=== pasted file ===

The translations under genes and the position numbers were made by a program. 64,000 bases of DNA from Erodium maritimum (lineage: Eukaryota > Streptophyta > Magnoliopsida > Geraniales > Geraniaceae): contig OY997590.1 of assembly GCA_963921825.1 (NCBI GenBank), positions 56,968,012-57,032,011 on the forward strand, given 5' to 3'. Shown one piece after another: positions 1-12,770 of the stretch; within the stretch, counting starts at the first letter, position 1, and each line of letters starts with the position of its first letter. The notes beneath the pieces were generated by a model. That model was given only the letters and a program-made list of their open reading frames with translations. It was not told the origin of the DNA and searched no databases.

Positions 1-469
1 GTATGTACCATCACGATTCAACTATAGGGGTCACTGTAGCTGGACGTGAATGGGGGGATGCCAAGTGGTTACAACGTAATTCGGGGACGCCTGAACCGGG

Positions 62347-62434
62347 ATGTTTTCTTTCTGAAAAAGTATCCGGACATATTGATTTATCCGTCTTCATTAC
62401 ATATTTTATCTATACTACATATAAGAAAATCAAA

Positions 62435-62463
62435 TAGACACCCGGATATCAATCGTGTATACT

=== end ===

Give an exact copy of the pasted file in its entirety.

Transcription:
The translations under genes and the position numbers were made by a program. 64,000 bases of DNA from Erodium maritimum (lineage: Eukaryota > Streptophyta > Magnoliopsida > Geraniales > Geraniaceae): contig OY997590.1 of assembly GCA_963921825.1 (NCBI GenBank), positions 56,968,012-57,032,011 on the forward strand, given 5' to 3'. Shown one piece after another: positions 1-12,770 of the stretch; within the stretch, counting starts at the first letter, position 1, and each line of letters starts with the position of its first letter. The notes beneath the pieces were generated by a model. That model was given only the letters and a program-made list of their open reading frames with translations. It was not told the origin of the DNA and searched no databases.

Positions 1-469
1 GTATGTACCATCACGATTCAACTATAGGGGTCACTGTAGCTGGACGTGAATGGGGGGATGCCAAGTGGTTACAACGTAATTCGGGGACGCCTGAACCGGG

Positions 62347-62434
62347 ATGTTTTCTTTCTGAAAAAGTATCCGGACATATTGATTTATCCGTCTTCATTAC
62401 ATATTTTATCTATACTACATATAAGAAAATCAAA

Positions 62435-62463
62435 TAGACACCCGGATATCAATCGTGTATACT